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Assessing the capacity for newborn resuscitation and factors associated with providers' knowledge and skills: a cross sectional study in Afghanistan

Journal Article
(Published December, 2013)
Kim, Y.M. (Author),
Ansari, N. (Author),
Kols, A. (Author),
Tappis, H. (Author),
Currie, S. (Author),
Zainullah, P. (Author),
Bailey, P. (Author),
Semba, R. (Author)
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This study assessed the capacity to perform newborn resuscitation with bag and mask is a high-impact intervention at facilities offering comprehensive emergency obstetric and newborn care (EmONC) in Afghanistan, as well as individual and facility characteristics associated with providers’ knowledge and clinical skills. Assessors interviewed 82 doctors and 142 midwives at 78 facilities on their knowledge of newborn resuscitation and observed them perform the procedure on an anatomical model. Supplies, equipment, and infrastructure were assessed at each facility. Descriptive statistics and simple and multivariate regression analyses were performed using STATA 11.2 and SAS 9.1.3.

Results: Over 90% of facilities had essential equipment for newborn resuscitation, including a mucus extractor, bag, and mask. More than 80% of providers had been trained on newborn resuscitation, but midwives were more likely than doctors to receive such training as part of pre-service education (59% and 35%, respectively, p < 0.001). No significant differences were found between doctors and midwives on knowledge, clinical skills, or confidence in performing newborn resuscitation. Doctors and midwives scored 71% and 66%, respectively, on knowledge questions and 66% and 71% on the skills assessment; 75% of doctors and 83% of midwives felt very confident in their ability to perform newborn resuscitation. Training was associated with greater knowledge (p < 0.001) and clinical skills (p < 0.05) in a multivariable model that adjusted for facility type, provider type, and years of experience offering EmONC services.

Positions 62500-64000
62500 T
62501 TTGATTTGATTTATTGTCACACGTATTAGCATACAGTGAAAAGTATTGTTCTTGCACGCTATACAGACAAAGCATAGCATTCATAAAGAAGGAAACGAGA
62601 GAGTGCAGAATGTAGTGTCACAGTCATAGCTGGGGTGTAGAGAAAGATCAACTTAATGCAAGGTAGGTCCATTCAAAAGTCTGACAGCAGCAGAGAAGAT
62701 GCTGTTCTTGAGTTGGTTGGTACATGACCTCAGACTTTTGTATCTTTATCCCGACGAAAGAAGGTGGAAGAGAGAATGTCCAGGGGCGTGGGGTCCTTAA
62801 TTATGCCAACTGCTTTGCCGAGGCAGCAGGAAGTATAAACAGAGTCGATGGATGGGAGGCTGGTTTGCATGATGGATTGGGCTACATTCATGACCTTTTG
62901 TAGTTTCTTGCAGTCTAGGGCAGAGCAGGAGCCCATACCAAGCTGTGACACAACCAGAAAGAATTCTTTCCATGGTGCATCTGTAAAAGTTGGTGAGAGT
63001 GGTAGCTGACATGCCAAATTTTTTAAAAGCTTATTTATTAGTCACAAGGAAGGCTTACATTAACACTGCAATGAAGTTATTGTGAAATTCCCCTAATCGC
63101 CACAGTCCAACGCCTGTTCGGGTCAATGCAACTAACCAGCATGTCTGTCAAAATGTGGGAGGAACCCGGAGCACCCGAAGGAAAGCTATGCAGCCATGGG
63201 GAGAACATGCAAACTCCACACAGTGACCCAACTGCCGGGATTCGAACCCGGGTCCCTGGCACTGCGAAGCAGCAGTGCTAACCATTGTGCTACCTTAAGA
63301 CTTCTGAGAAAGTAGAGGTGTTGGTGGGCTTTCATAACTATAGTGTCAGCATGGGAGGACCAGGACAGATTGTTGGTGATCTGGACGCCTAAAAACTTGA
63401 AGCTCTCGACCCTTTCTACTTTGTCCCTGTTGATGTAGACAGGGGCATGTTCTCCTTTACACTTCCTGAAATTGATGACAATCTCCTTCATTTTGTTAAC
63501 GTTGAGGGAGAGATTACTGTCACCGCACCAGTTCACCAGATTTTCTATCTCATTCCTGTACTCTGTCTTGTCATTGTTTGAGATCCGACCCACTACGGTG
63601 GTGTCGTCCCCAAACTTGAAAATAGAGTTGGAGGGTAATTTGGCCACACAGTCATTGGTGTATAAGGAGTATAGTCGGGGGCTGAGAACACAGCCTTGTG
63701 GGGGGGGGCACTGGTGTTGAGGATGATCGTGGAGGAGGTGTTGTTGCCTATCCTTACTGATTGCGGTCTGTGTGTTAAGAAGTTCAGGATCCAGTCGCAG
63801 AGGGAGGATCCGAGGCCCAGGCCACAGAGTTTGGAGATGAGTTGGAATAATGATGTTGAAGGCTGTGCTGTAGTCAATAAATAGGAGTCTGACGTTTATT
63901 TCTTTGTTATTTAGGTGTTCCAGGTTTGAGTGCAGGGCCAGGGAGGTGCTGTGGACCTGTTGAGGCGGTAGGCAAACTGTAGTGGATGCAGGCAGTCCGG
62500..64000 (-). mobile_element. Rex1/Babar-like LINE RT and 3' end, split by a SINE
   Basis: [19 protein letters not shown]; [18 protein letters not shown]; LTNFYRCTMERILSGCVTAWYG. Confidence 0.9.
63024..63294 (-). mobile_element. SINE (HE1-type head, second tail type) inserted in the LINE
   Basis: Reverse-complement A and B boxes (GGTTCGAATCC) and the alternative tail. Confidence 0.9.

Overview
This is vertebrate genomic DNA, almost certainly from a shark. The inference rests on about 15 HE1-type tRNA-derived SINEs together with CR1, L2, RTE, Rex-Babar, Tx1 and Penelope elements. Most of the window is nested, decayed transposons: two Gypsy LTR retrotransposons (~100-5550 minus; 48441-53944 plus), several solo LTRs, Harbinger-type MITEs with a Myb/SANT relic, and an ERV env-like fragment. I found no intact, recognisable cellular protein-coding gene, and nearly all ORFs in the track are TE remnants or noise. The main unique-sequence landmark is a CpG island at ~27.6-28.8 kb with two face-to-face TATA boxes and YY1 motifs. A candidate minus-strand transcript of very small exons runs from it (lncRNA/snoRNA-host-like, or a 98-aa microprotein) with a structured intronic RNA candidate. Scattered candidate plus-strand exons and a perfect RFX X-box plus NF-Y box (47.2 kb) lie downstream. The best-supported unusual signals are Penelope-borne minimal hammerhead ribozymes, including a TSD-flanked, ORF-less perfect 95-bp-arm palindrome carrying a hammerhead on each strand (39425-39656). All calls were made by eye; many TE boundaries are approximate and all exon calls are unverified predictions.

Conclusions: Lack of equipment and training do not pose major barriers to newborn resuscitation in Afghanistan, but providers’ knowledge and skills need strengthening in some areas. Midwives proved to be as capable as doctors of performing newborn resuscitation, which validates the major investment made in midwifery education.  Competency-based pre-service and in-service training, complemented by supportive supervision, is an effective way to build providers’ capacity to perform newborn resuscitation. This kind of training could also help skilled birth attendants based in the community, at private clinics, or at primary care facilities save the lives of newborns

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BMC Pediatrics is OPEN ACCESS - this is a highly accessed article!

Citation: 
Kim, Young Mi; Nasratullah Ansari; Adrienne Kols; Sheena Currie; Partamin Zainullah;. Assessing capacity for newborn resuscitation and factors associated with providers’ knowledge and skills: : a cross-sectional study in Afghanistan BMC pediatrics. 2013,13:140